Obama-Daschle “reform” will cripple American health care
President-elect Barack Obama has promised sweeping changes during his first few months in office. Perhaps the most far-reaching – and troubling – of his proposals is his plan for healthcare reform.
Obama has tapped former Sen. Tom Daschle to serve as both the Secretary of Health and Human Services and the director of the newly created White House Office for Health Reform.
Since being ousted from the U.S. Senate in 2004, Daschle has written extensively on health care. His recent book, Critical: What We Can Do About the Health-Care Crisis, might as well be a blueprint for the Obama Administration’s position on health reform.
Unfortunately, the Obama-Daschle plan’s assumptions are false, its details are alarming, and its results will ultimately be disastrous.
Obama proposes a National Health Insurance Exchange where individuals and small businesses could purchase health insurance from government-approved private providers or from the government itself. All applicants would be eligible for a policy through the Exchange, regardless of pre-existing conditions or medical history, thanks to “guaranteed issue” regulations.
Further, Obama and Daschle want to prohibit insurers from charging different premiums to different applicants. These “community rating” regulations would ensure that a 55-year-old man with emphysema would pay the same amount for his health insurance as a 22-year-old non-smoker.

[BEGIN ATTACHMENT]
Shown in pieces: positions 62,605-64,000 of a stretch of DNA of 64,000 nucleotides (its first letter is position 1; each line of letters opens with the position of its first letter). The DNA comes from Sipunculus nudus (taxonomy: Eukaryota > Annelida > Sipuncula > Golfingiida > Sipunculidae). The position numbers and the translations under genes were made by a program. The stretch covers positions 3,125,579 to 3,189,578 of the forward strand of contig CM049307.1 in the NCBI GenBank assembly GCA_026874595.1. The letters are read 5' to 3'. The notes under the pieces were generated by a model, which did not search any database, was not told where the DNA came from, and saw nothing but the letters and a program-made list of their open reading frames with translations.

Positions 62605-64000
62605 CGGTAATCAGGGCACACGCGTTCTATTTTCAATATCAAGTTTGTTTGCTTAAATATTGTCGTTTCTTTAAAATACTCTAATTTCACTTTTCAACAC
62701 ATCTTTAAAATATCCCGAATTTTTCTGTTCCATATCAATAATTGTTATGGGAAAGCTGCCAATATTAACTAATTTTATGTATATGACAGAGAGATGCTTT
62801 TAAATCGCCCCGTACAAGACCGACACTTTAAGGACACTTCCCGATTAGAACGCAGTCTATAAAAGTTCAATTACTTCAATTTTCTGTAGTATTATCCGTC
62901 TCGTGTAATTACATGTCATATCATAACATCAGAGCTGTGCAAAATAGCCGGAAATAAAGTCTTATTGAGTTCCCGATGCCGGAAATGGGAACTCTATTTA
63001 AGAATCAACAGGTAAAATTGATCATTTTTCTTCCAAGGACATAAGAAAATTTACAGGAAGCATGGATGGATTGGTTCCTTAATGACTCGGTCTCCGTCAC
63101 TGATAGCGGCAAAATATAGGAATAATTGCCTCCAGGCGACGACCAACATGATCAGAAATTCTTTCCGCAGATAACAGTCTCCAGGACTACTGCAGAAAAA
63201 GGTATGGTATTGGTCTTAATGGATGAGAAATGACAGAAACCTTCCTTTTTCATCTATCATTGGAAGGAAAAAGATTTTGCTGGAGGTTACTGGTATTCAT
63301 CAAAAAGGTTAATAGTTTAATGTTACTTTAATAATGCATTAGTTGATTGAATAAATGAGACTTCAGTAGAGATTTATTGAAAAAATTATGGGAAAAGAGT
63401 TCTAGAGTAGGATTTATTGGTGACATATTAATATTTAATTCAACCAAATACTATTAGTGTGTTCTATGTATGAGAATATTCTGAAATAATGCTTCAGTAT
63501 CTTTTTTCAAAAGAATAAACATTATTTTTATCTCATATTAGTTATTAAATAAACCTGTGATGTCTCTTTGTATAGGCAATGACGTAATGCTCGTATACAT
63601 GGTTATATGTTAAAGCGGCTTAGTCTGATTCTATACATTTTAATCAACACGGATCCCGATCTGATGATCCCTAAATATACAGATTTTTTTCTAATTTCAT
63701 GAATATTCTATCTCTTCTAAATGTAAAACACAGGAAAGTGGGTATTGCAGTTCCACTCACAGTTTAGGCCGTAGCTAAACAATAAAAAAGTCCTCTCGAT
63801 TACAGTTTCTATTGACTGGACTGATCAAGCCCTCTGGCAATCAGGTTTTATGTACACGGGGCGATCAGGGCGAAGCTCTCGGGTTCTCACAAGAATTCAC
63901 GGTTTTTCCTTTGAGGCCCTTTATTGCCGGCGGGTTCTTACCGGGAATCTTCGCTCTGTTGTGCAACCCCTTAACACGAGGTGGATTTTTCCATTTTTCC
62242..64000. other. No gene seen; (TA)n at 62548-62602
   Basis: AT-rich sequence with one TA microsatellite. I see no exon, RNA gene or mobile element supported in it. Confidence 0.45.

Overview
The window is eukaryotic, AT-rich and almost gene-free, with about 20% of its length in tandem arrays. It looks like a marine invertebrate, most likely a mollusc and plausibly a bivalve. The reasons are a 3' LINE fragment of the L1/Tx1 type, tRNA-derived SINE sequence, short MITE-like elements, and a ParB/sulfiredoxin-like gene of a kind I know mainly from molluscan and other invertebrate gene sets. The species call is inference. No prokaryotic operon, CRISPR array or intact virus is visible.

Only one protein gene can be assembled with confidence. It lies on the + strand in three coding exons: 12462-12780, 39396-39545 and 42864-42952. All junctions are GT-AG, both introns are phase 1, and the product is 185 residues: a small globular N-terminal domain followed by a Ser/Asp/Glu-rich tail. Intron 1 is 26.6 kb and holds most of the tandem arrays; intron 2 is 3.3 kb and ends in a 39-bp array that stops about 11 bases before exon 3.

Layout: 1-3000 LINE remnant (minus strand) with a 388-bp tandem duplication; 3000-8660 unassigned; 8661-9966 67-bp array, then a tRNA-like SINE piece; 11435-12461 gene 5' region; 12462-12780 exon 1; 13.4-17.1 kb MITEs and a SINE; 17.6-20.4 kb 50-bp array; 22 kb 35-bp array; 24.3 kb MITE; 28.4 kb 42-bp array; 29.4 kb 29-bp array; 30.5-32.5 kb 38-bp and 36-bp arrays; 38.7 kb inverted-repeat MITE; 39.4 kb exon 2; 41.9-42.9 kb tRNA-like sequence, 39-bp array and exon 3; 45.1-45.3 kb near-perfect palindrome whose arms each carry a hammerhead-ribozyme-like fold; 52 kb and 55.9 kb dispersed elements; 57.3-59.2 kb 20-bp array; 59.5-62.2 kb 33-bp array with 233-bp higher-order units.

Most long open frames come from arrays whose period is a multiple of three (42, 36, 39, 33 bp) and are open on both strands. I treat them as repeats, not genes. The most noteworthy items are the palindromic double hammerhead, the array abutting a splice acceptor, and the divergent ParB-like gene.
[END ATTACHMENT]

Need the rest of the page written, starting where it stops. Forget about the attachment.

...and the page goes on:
That may sound fair, but it ignores several facts about health care.
Younger people tend to be healthier and therefore do not use the healthcare system as much as older people, who generally have more medical problems. Insurers take this reality into account when calculating premiums, which is why young people pay lower insurance rates than the elderly.
But if insurers must charge both young and old the same rates, premiums for everyone will be in the stratosphere. Many of the young and healthy would not purchase insurance — until they got sick, when they’d take advantage of the plan’s “guaranteed issue” provision to get a policy. This cycle would continue until the only people left in the pool were the desperately ill.
Rather than cutting costs and expanding coverage, guaranteed issue and community rating will likely increase costs and cast more Americans into the ranks of the uninsured.
Obama-Daschle’s answer for this problem is a government-run health insurance program to insure those who fall through the cracks, which will soon be everybody.
In Critical, Dasche says the government-run insurance program “will be modeled after Medicare, a proven and popular program.”
Medicare is popular with its elderly beneficiaries. Medicare and its cousin Medicaid are far from popular with healthcare providers, who are usually reimbursed at below-market rates for their work. Doctors must devote valuable time to mountains of confusing paperwork to perform the most basic of medical tasks.